This week marks World Antimicrobial Awareness Week (WAAW 2022) – a moment to highlight the need for better awareness and understanding around antimicrobial resistance, which as the past two years has shown, is a serious threat to global public health.
The healthcare sector must work together to tackle antimicrobial resistance
Antimicrobial resistance (AMR) occurs when germs such as fungi, viruses and bacteria evolve to protect themselves against drugs designed to defeat them. While it is natural for resistance to drugs to develop to some degree, the use and misuse of antimicrobials is increasing their capacity for self-defence.
“In 2019, 5m deaths worldwide were associated with AMR, with 1.27m deaths directly attributable to bacterial AMR,” explains Dr Bradley. “This is placing a heavy burden on already stretched healthcare systems – for example, it costs the EU roughly €1.5bn annually in expenditures and productivity losses.
“While “antimicrobial” incorporates antibiotic, antiprotozoal, antiviral and antifungal medicines – resistance to antibiotics is particularly concerning. Without effective treatment of bacterial infections, even routine operations and minor surgery such as caesarean sections or tonsillectomy may become high risk.”
With the potential to affect not only the healthcare industry but also veterinary and agriculture sectors, it is an issue which requires urgent attention and collaboration to improve global health security.
Actionable steps to preventing antimicrobial resistance
Dr Bradley believes that the international healthcare industry urgently needs to work together to tackle antimicrobial resistance, with efforts focused around two key areas.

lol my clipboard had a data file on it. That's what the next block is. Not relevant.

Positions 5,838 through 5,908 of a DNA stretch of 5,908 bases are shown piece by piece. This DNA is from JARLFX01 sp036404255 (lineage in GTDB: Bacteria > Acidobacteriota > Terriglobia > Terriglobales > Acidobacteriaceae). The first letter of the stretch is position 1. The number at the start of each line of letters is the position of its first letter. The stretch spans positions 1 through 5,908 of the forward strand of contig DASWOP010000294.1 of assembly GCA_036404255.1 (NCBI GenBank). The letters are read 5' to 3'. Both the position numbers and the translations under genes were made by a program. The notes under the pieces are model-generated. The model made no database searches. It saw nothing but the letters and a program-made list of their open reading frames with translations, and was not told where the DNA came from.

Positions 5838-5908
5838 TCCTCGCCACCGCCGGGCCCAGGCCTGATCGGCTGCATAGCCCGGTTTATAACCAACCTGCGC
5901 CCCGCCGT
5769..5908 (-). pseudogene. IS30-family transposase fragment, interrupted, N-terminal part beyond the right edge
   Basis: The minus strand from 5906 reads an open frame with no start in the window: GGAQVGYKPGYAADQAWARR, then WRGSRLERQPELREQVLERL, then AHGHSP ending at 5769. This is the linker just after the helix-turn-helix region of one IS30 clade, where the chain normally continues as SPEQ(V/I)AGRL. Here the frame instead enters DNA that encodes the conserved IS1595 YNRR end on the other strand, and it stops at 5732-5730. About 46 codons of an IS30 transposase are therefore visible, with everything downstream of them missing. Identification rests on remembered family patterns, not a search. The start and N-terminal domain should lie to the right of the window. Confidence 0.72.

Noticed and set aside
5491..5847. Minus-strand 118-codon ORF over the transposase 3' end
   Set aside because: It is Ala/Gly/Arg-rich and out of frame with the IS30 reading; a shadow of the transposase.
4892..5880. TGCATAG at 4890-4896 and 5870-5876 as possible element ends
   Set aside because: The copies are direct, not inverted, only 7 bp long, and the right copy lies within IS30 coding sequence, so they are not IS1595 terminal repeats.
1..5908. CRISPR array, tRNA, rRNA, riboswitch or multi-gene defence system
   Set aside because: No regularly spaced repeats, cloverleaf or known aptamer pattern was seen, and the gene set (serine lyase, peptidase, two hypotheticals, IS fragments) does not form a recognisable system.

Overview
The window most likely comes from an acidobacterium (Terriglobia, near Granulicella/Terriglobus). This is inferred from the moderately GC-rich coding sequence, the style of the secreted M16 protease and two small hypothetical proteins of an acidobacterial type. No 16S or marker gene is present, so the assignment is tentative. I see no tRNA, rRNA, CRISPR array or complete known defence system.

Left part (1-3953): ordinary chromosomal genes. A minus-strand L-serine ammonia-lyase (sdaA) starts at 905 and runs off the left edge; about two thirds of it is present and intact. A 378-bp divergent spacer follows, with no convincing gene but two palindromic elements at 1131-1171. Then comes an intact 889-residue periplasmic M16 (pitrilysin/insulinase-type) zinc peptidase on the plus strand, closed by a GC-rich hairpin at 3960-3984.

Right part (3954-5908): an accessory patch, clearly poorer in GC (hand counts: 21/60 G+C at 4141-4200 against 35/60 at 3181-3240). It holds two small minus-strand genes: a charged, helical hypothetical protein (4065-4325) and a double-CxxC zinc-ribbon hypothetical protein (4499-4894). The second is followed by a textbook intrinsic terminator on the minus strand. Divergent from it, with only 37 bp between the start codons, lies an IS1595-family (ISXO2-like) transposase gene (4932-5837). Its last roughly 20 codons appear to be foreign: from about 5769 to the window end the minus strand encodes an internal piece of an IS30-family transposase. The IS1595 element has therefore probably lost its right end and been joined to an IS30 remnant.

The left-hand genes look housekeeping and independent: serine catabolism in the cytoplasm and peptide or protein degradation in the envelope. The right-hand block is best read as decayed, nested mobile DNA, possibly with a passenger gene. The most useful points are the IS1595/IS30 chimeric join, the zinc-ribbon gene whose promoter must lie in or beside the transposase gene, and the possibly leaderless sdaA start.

Increasing awareness and education with digital healthcare
Outside of the healthcare sector, awareness of antimicrobial resistance is relatively low; more needs to be done to increase understanding amongst the general public and to promote the responsible use of antibiotics among healthcare professionals.
“Digital health tools and online resources have a key role to play in increasing patient education and promoting self-care for conditions that don’t require antibiotics,” explains Dr Bradley. “For example, one-third of the public believe antibiotics will treat coughs and colds. Using patient engagement and messaging tools like Mjog can help practices to communicate with their patients at scale and sign-post them to trusted online guidance at peak times, such as during the winter cold and flu season. Giving patients the knowledge and reassurance to self-manage symptoms or know when to seek medical attention helps to ease pressure on primary care practitioners, whilst also helping patients to avoid unnecessary consultations and misuse of antibiotics.”
Online resources can also support clinician education by increasing accessibility to dedicated antimicrobial resistance training sessions.